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Gov’t proceeds with sex case despite LBJ Lab destroying DNA sample

American Samoa High Court building

Pago Pago, AMERICAN SAMOA — The government is going forward with their case against Faavae Solomona even without what could have been one of their strongest pieces of evidence, the results of a DNA test.

Investigators recently discovered that the sample for the DNA test that was sent over to the LBJ Lab for testing had been destroyed.

When asked about their next move, prosecutor Laura Garvey stated that the jury trial will continue to move forward, and the government will present other physical evidence to support its case.

The case was continued from last month after the court granted the government’s motion for a two-week continuance, so that they could finalize their investigation, particularly the results from the DNA test.

Garvey told the court that when police officers went to LBJ two weeks ago to follow up on their investigation, that’s when they were informed that the samples had been destroyed.

(Samoa News notes there was no mention of how the samples at the LBJ Lab were destroyed.)

The court acknowledged the government’s statement about what happened and noted that it’s “one piece of evidence less for the government, but I’m assured that there is other evidence in order for the government to move forward with this trial.” Garvey responded, “Yes Your Honor.”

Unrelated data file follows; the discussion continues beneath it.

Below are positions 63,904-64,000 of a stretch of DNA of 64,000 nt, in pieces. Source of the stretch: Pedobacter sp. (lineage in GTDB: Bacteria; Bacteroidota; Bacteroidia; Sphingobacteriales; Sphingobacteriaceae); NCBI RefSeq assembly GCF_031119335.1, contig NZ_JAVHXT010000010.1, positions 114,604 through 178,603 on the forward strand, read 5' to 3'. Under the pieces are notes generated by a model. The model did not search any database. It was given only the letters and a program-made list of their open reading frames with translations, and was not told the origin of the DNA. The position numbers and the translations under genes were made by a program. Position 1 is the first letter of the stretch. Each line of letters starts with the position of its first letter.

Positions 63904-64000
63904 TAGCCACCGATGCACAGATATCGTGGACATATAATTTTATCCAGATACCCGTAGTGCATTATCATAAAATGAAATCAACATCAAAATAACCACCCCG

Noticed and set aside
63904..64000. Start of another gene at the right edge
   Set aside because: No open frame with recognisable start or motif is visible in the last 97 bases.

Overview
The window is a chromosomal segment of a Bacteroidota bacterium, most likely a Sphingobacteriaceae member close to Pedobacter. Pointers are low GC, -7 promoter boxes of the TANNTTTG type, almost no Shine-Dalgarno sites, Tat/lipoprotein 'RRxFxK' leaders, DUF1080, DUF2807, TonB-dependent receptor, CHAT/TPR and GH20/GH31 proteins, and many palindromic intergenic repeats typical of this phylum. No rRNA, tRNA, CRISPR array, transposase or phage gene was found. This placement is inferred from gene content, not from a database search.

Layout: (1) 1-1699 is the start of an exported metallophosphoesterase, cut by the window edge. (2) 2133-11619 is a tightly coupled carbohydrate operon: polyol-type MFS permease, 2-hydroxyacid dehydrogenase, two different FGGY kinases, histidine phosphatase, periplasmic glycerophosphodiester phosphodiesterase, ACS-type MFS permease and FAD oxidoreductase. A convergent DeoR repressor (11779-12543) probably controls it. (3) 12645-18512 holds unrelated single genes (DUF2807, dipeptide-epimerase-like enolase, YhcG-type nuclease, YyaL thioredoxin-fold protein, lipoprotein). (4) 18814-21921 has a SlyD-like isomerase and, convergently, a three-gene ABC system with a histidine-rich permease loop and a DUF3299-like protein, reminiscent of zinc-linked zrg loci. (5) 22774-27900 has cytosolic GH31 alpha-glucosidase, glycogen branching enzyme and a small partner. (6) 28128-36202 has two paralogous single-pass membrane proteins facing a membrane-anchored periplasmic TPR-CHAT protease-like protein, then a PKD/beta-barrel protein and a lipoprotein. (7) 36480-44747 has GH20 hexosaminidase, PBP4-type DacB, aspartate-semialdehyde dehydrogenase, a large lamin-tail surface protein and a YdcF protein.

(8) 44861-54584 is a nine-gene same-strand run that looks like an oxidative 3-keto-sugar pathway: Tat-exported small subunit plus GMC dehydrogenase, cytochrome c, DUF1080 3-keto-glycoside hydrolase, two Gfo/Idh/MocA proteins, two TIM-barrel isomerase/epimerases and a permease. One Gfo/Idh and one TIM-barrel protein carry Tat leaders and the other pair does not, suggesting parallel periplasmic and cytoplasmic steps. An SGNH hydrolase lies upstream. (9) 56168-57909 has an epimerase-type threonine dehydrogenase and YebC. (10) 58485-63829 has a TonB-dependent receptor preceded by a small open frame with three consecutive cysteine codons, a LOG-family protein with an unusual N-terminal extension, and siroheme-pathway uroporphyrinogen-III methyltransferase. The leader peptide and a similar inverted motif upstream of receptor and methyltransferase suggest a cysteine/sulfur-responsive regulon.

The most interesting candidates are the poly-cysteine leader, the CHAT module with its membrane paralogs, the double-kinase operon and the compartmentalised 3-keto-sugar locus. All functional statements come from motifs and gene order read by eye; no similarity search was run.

Assistant Public Defender Rob McNeill asked the court for a two-week continuance, to give him more time to look at all the evidence in the case and to see what motions he needs to file before the trial begins.The court granted the defense’s motion and continued the case to Mar. 13 at 8:30 a.m.

Solomona is charged with sexual abuse in the first degree, a class D felony; and endangering the welfare of a child, a class A misdemeanor.

The government alleges that around June 2018, the defendant sexually abused a 14-year-old girl by touching her in a sexual manner while she was sleeping.

Solomona has been in custody since his arrest, unable to post a $25,000 surety bond.